Many of the lectures will be illustrated by beautiful drawings and dissolving views, and by the performance of brilliant and costly experiments.

The Committee solicit the special attention of the Public to this Series of Lectures which is the first attempt to supply a want long felt in Cardiff, viz the Periodical Delivery of First Class Scientific Lectures, by thoroughly able Professional Men. It is proposed in the event of this experiment proving successful, to establish a continuous Winter Series, embracing the highest Scientific and Literary talent which can be obtained.

The first lecture will be delivered by Edward H Jones, Esq, FCS, Analytical Chemist, on ‘Egypt’ and 1000 miles up the Nile, being a tour amongst the ancient Temples and ruins of Egypt and Nubia, and illustrated by paintings and photographs, shown by the aid of lime light and dissolving views [Minutes of meeting held November 18 1873, DCNS/3/1]


Much was at stake on the night of the first lecture on 27 November. The Cardiff and Merthyr Guardian reported the next day:

There was a large and fashionable audience, the room being crowded. The lectures … promise to prove as interesting as they will be intellectual and a rich treat is in store…. [Cardiff and Merthyr Guardian, 28 November 1873].

In the event the lecture was anything but ‘a treat’. The South Wales Daily News, in a lengthy report, summarised the lecture as:

…a disconnected, unintelligible descriptive outline of a number of places situated between Southampton and the second cataract of the Nile and back through the Suez Canal.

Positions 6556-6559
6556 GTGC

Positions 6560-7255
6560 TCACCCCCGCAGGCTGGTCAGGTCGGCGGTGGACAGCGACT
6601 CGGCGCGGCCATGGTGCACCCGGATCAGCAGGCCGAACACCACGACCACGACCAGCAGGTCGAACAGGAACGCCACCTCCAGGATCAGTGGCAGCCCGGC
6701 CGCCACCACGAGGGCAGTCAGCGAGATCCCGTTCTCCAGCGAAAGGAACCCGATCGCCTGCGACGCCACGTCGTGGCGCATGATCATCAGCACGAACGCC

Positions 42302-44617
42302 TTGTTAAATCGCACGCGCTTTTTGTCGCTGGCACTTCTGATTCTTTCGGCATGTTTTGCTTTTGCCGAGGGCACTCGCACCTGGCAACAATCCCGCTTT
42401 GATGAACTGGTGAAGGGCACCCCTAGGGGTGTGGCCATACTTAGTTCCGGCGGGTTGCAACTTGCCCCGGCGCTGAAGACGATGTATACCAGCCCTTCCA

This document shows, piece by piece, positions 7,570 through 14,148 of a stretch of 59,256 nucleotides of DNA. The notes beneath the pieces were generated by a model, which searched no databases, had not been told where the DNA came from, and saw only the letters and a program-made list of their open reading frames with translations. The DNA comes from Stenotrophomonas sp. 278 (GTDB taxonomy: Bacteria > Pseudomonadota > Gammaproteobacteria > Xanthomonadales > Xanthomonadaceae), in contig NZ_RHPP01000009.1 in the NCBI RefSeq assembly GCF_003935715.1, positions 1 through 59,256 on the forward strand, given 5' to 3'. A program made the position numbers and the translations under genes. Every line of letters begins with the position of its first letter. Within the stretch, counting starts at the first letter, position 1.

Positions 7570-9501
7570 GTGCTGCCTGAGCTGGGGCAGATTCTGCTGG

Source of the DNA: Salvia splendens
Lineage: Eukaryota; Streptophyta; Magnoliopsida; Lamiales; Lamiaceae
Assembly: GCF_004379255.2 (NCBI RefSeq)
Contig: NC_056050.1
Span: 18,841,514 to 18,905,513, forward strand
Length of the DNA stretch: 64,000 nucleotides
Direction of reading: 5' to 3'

…the precipitate manner in which the audience left the room when the curtain was drawn across the views, without even thanking Mr Jones for his trouble, will perhaps convince him that a description of scenes that might have pleased the juveniles of a school would be ill- suited to the intelligence of the adult educated persons of both sexes present.

All in all, the lecture had …caused the greatest disappointment to the vast majority of the audience [South Wales Daily News, 28 November 1873].

It must have been a severe blow to the Society and they had only days to recover before the next lecture scheduled for 3 December. There was, yet again, a large turnout in the Assembly Rooms and there was little option but to apologise for the debacle on the 27th. The Chair on the night of the 3rd December, Mr Lukis, offered the audience in the Assembly Rooms his theory that:

…the Mr Jones they had was the wrong one and must have been an imposteur as he had not turned up since that evening – not even to call on Dr Taylor for his honorarium [South Wales Daily News, 4 December 1873]

Fortunately for the Society the lecture that night on ‘The Phenomena of Sound’ was to be delivered by Edmund Wheeler whose lecture series had been so well received in April. The newspaper report the next day confirmed that …the lecture was a very able one throughout and was highly appreciated by the audience.  The lecture series was back on track.

So, as the Cardiff Naturalists Society prepares for its public lecture on Thursday 5 October no doubt there is ‘a treat’ in store for those planning to attend at the National Museum. However, reflecting on the circumstances surrounding the Society’s first public lecture series in 1873, it might just be worth double checking that they have engaged ‘the right’ Iolo Williams.

Tony Peters, Glamorgan Archives Volunteer